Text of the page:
The CPU in the Exynos 5420 SoC in the Wi-Fi Galaxy Note 10.1 is one of the few CPUs to ultilize ARM's big.LITTLE technology. Based on the ARMv7 32-bit ISA, the Exynos 5420 contains two CPU clusters, one high-performance cluster to handle demanding tasks, and a low-power cluster for handling lighter tasks while reducing power consumption.The high-performance cluster contains four Cortex-A15 cores clocked at 1.9GHz, while the low-power cluster has four Cortex-A7 cores @ 1.3GHz. 

The Qualcomm Snapdragon 800 variant of the Galaxy Note 10.1 (the LTE version) has, like Apple, a custom CPU core dubbed Krait 400, based on the ARMv7 32-bit ISA. The Snapdragon 800 has four Krait 400 cores with an insane 2.3GHz clock speed. 

Like I said before, since the A7's Cyclone CPU has a 64-bit architecture and is wider than all of its competitors, it manages a much higher score in single-threaded CPU benchmarks. However, in multi-threaded applications the A7 has the disadvantage of having fewer cores compared to its competitors, however it can still definitely keep up with its quad-core competition. The multi-threaded test puts the A7 very close to the Exynos 5420, but both processors lag behind the Snapdragon 800.

With the CPU out of the way, let's focus on the GPU of the Galaxy Note 10.1 and the iPad Air. The A7 SoC follows Apple's tradition of licensing GPUs only from ImgTech, and so we have a PowerVR G6430 graphics processor in the A7. On the Wi-Fi Note 10.1's Exynos 5420 processor there's an ARM Mali-T628 GPU, and the LTE Note 10.1 has an Adreno 330 GPU. All of these GPUs are among the most powerful mobile GPUs available, so we turn to GFXBench to tell us which of these GPUs is the most powerful.
Note: Unfortunately there are no benchmark scores yet available for the Snapdragon 800-based Note 10.1, so I'm taking data from the closest match I could find, the Galaxy Note III with Snapdragon 800. However, I'll omit the Note III scores from the Onscreen tests due to the difference in resolution between the Note III and the Note 10.1.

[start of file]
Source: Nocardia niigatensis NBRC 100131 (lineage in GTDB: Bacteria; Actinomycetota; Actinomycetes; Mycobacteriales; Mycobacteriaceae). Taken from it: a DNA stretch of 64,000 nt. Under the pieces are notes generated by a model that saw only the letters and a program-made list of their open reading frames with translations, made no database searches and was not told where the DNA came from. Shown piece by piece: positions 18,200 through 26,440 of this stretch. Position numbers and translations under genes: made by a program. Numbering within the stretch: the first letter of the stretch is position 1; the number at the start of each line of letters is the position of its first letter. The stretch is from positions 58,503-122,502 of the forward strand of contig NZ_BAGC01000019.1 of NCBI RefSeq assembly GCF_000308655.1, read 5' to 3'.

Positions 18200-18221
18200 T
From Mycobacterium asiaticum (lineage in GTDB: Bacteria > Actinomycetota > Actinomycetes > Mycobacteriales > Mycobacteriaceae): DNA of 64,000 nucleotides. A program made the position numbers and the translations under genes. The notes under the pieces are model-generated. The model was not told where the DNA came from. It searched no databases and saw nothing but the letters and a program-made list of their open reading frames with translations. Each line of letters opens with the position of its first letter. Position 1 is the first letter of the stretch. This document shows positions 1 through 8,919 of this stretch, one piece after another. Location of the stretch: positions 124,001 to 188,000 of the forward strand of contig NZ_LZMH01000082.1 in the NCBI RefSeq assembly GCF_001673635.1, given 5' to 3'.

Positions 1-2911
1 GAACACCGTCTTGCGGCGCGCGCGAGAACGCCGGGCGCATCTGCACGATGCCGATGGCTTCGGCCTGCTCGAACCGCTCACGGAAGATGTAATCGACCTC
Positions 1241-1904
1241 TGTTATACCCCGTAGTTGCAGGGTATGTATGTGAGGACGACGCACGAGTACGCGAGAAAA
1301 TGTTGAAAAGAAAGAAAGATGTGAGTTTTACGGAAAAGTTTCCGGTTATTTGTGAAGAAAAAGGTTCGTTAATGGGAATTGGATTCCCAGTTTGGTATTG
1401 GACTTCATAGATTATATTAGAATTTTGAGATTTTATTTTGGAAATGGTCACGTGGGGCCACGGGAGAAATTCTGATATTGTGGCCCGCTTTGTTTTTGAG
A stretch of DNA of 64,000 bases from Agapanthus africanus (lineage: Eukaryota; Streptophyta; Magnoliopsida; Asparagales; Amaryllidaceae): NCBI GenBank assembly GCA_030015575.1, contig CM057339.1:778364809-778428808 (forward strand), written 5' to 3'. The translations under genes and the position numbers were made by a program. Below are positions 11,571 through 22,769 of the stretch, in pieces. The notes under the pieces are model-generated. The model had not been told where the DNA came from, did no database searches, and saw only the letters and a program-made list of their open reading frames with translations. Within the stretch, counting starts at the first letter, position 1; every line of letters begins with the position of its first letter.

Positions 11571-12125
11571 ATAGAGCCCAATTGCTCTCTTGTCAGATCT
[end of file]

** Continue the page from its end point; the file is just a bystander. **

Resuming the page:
The T-Rex HD Offscreen test shows the PowerVR G6430 in the iPad Air remarkably close to the Adreno 330, however the Mali-T628 GPU in the Wi-Fi Note 10.1 lags behind them both, but at least outperforms the NVIDIA Tegra 4 SoC in the ASUS Transformer Pad.

The lighter Egypt HD Offscreen test shows the iPad Air's GPU falling behing both the Wi-Fi Galaxy Note 10.1 and the Snapdragon 800-powered Galaxy Note III and puts the Snapdragon 800 at the top of the chart.

Note that since these two tests are rendered at a fixed, non-native resolution, the difference between the resolution of the Note 10.1 and the iPad Air don't affect the scores here. 

The Onscreen tests illustrate how the 1 million more pixels that these two Android flagships have to push versus the iPad Air bog down their performance. The T-Rex HD test shows that the iPad Air managed a much higher score compared to the Exynos-based Galaxy Note 10.1 and the Tegra 4 ASUS Transformer Pad TF701T. 

Since the Egypt HD test is much lighter than T-Rex HD the margin between the iPad Air and its competitors becomes narrower. However, it's still clear that the iPad Air, due to its significantly lower resolution, can push more frames than its 1600p Android competitors. 

Until the Snapdragon 800-based LTE Galaxy Note 10.1 gets released there's no data to indicate how it compares to the iPad Air in the Onscreen tests, although if I were to guess, I'd say that, even though the Adreno 330 is slightly more powerful than the PowerVR G6430 in the Apple A7, its performance advantage still won't be able to offset the resolution difference between it and the iPad Air.

Usually, the Onscreen tests would mimic most accurately real world gaming performance, given that Android and iOS games tend to run at the device's native screen resolution, but since the iPad 3 developers have been going another way: For specific ultra high-res devices, in order to avoid performance issues, the game runs at a lower-than-native resolution and then upscales to the device's screen resolution.  For example, a developer might program a game to run at 1920 x 1200 and then scale to 2560 x 1600 on the Galaxy Note 10.1 to keep framerates high. Given how the Galaxy Note 10.1's higher resolution obviously puts it behind its iPad competitor, it might be necessary for this sort of optimization to be made to keep a decent framerate in very demanding 3D games.


The Galaxy Note 10.1 and the iPad Air are in fact similar in many ways. They both have thin, light designs (although the plastic vs metal war continues with these flagships), displays with a very high resolution, large batteries and some of the best-performing SoCs available. 

In hardware terms, the iPad Air and the Galaxy Note 10.1 2014 Edition are indeed very similar, so it'll probably come down to software to determine which one is best for you. With the Note 10.1, we have Android 4.3 (and soon enough 4.4) with Samsung's TouchWiz UI added on top, and the iPad Air obviously runs iOS 7. 

The addition of the S Pen digitizer might make you choose the Note 10.1 over the iPad Air, but that'll be only if you really value the advantages that a stylus brings.

Selling for the usual $499 for the 16GB Wi-Fi version, the iPad Air is an expensive tablet, although not as expensive as the Galaxy Note 10.1, which sells for $549 for the 16GB Wi-Fi version. $549 is asking for a lot, so unless the S Pen is really useful for you or you really prefer the Android ecosystem, the iPad Air offers more bang for your buck than the Galaxy Note 10.1 2014 Edition.